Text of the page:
On Capitol Hill last week, an FBI Director provided a troubling update regarding America’s national security. Robert Muller’s appearance before the House Judiciary Committee and the House Permanent Select Committee on Intelligence regarding his tenure as Special Counsel was not the source of this update, however. It was Christopher Wray, the current Director, who provided a stark warning about the state of terrorism in the United States and who, unfortunately, found his vital message largely eclipsed by his predecessor’s appearance.

Appearing before the Senate Judiciary Committee, Director Wray stated that the FBI had recorded nearly 100 arrests of domestic terrorists (individuals motivated by predominantly domestic ideological convictions, like the neo-Confederate views motivating the 2015 Charleston, SC attack) in the past nine months. Adding valuable context, a FBI spokeswoman later indicated that the FBI is aware of 90 domestic terrorism arrests and 100 arrests linked to international terrorism (individuals whose ideological allegiances are predominantly foreign in nature, like the Islamic State or al-Qa‘ida) over the same time frame. Capping this segment of his testimony, Director Wray stated: “Needless to say, we take domestic terrorism or hate crimes, regardless of ideology, extremely seriously.”

Current trends – like the FBI’s monitoring of arrests – indicate that domestic terrorism is nearly as dangerous, and potentially more dangerous to Americans, as international terrorism. However, the Executive Branch is simply not organized to challenge domestic terrorism in the way that post-9/11 reforms harmonized the government’s approach to international terrorism. In short, Director Wray’s claim is partly rhetorical, since the tools to be any more organized or aggressive against domestic terrorism at the federal level do not yet exist.

The past three administrations have varied greatly in their approach to international terrorism, and some of these efforts have been misguided, others were abject failures, and even certain programs were likely unlawful. This mixed record acknowledged, the re-organization of the intelligence community that led to innovations like the National Counterterrorism Center (NCTC), the employment of State Department and Department of the Treasury authorities against terrorist groups and individuals overseas, and consistent efforts within the intelligence community, law enforcement, and the military to prioritize pressing terrorist threats have achieved real successes. While the world remains violent, a 9/11-style attack against the United States is dramatically more difficult to initiate now that the federal government operates differently.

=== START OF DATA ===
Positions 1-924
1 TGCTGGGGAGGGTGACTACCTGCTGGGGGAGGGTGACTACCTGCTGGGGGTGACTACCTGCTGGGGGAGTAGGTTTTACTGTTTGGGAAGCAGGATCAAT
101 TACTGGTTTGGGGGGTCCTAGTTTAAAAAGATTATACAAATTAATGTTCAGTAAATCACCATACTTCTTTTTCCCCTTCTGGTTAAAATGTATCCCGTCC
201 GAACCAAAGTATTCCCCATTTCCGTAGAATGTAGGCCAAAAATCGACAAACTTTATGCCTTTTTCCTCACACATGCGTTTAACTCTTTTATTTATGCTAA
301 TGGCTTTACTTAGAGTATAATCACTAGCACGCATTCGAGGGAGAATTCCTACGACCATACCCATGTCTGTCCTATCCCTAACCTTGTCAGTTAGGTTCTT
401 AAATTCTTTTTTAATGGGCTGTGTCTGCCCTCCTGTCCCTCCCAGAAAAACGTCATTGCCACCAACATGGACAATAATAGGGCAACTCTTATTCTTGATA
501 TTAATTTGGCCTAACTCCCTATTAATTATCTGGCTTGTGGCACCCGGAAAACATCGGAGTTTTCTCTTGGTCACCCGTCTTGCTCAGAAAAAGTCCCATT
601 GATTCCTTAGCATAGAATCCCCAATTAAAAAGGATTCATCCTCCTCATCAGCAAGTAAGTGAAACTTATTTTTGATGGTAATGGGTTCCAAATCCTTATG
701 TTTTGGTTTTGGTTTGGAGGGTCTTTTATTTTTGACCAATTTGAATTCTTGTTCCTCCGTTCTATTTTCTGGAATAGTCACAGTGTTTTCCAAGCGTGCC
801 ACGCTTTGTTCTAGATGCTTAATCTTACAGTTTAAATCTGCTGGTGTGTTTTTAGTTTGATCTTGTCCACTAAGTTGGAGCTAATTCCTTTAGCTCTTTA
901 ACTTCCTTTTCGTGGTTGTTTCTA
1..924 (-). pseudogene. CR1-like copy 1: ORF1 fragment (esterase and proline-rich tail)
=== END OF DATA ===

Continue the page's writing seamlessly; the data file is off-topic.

No such architecture exists for domestic terrorism. NCTC, despite its name, is organized to monitor international terrorism. The Department of Homeland Security is oriented towards the country’s borders and points of entry. Perhaps wisely, the United States does not have a domestic intelligence service to monitor domestic terrorists, rather a patchwork of law enforcement agencies at the federal, state, and local level are collectively responsible. Continuing, there is no “Domestic Terrorist Organization” designation available to policymakers to enhance efforts against the Atomwaffen Division or violent adherents of QAnon, for example.

Despite domestic terrorism – especially white nationalist motivated terrorism – being an active and serious threat to the country, it is unlikely that Congress will seek to re-organize the federal government in response or encourage large scale re-prioritization across law enforcement. Legislative will, fair concerns over civil liberties, and base domestic political realities will leave men like Director Wray attempting to prevent serious violence perpetrated against the American public with a limited toolkit. To again reference his testimony, “extremely seriously” must be qualified with an expectation that Congress will provide little additional support to aid his efforts. Unlike what Robert Mueller witnessed in the days following 9/11, the current Director’s threat assessment will not be matched with an equivalent policy response.